One more favorite memory: In 1986, in one of the most irrational and inspired moments of my life, I climbed aboard a Greyhound bus and headed down to Florida for Spring Training. The day I arrived in Orlando I took a cab right out to Tinker Field and got there in time to catch the last innings of an early March game. It was a beautiful afternoon, and after the game I was sitting on the curb outside the park when I saw Kirby coming down the sidewalk toward me, toting a huge bag. He put the bag down near me and paused to wait for the other members of his party. Then he looked down at me there on the curb and said, "How’s it going, man?" I was tongue-tied, and fumbling for something for him to sign. I’d never asked anyone for an autograph in my life, but I handed Puck a scrap of paper and a pen and asked him to sign. He did so, handed the paper and pen back to me, and said, "You gotta cut that hair, man" And a moment later he was gone, shuffling away with friends, his laugh rattling around in the empty parking lot.

In New York guys like Lawrence Taylor or Keith Hernandez can be the "heart and soul" of teams, but we had the real deal in Kirby Puckett; he was the heart and soul of the Minnesota Twins, the perfect personification of every kid’s Big League dream. When you imagined being a professional baseball player you pictured yourself as Kirby Puckett, even before there was a Kirby Puckett. Baseball was fun and it presented you with countless opportunities for heroism, most of which you seized with perfect and dramatic timing. Every day all over the country little kids and grown men like me lose hours in daydreams of baseball glory, and the understanding that he was privileged to live out those dreams was implicit in everything Kirby did.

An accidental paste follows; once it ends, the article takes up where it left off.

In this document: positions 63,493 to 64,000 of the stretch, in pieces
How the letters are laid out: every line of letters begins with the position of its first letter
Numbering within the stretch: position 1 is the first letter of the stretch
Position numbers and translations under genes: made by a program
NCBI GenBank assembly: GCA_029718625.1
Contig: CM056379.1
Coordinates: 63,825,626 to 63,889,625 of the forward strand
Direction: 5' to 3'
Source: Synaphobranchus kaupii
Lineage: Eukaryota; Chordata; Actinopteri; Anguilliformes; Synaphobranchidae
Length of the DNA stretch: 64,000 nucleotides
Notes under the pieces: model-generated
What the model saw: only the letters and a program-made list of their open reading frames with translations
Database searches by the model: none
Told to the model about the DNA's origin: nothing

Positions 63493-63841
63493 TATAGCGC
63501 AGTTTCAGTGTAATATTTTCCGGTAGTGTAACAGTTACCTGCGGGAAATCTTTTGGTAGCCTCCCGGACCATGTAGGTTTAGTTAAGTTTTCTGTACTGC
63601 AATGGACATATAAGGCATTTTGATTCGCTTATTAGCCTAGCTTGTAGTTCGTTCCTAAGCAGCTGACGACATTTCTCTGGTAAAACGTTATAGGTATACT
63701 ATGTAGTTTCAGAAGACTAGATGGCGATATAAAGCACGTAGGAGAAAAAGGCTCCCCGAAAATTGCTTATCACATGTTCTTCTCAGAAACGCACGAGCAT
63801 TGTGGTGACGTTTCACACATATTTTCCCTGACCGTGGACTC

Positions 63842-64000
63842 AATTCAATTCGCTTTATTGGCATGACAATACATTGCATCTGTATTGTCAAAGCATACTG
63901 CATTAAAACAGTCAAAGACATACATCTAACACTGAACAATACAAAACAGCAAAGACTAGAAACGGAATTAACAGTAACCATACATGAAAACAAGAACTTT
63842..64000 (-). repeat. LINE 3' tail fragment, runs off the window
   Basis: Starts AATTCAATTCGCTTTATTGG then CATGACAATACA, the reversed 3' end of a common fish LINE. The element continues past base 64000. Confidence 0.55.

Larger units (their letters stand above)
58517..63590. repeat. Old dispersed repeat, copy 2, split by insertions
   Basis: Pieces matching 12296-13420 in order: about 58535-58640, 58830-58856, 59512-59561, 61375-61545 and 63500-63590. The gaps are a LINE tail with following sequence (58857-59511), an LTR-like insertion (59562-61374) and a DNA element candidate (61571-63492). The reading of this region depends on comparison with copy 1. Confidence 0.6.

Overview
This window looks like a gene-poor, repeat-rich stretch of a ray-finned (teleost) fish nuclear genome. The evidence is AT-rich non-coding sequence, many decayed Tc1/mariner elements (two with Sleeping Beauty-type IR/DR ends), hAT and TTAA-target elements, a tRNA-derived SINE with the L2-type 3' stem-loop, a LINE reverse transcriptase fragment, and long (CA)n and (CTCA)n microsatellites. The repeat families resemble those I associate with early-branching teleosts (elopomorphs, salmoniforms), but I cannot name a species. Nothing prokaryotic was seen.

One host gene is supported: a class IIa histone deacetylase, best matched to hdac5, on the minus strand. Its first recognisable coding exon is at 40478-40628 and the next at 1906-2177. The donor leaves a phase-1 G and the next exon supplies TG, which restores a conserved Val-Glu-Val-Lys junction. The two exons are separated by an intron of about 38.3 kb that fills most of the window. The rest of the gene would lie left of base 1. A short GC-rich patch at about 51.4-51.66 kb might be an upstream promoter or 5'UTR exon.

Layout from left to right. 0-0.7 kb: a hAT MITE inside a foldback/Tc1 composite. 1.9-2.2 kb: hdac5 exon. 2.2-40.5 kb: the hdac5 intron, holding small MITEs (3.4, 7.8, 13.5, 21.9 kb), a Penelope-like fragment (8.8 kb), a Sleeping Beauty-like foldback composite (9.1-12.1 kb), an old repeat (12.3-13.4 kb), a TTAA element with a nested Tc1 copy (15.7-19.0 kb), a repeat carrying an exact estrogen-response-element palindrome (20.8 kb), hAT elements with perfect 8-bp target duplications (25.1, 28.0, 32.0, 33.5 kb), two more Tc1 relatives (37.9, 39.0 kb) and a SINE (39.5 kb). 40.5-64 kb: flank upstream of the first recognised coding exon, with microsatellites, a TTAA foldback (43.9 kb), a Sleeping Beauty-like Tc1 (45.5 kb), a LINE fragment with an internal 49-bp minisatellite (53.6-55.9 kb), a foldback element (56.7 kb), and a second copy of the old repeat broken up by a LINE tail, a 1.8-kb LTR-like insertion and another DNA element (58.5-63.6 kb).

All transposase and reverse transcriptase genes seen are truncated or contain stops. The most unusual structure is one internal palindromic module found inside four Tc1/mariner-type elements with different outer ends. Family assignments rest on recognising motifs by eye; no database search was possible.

I know Kirby’s not dead, but there is a sense in which the retirement of every great player represents a sort of death for the fan. The part of Kirby’s life that he shared with us is over. We no longer will have access to his gifts and he’s not going to be coming into our lives 162 days a year. And that’s what’s particularly hard to take, because nobody’s going to take Kirby’s place, and life in the blue seats will never be the same. My neighbors are going to get mighty tired of hearing Billy Stewart’s "A Fat Boy Can Cry."

Kirby was the jackpot none of us deserved, least of all Carl Pohlad, least of all me. What a package. What a treasure. What a gift. Thanks, Kirby.

THE NUMBERS: KIRBY leaves as the Twins’ all-time leader in hits, runs, and total bases. Seven career grand slams, the seventh coming last year off Randy Johnson. Thirteen career two-homer games. Forty-seven four-plus hit games. Six five-plus hit games. Two career six-hit games. In 1995 Kirby hit .625 with the bases loaded. Hit for the cycle, August 1, 1986 vs. Oakland. Ten-time All-Star, 1993 All-Star MVP. .311 career batting average in the American League Championship Series. .308 in World Series play. Back-to-back American League Player of the Month awards in May and June, 1992. First major league home run: April 22, 1985, off Matt Young, Seattle. Ejected for the only time in his career July 31, 1985, by umpire Drew Coble.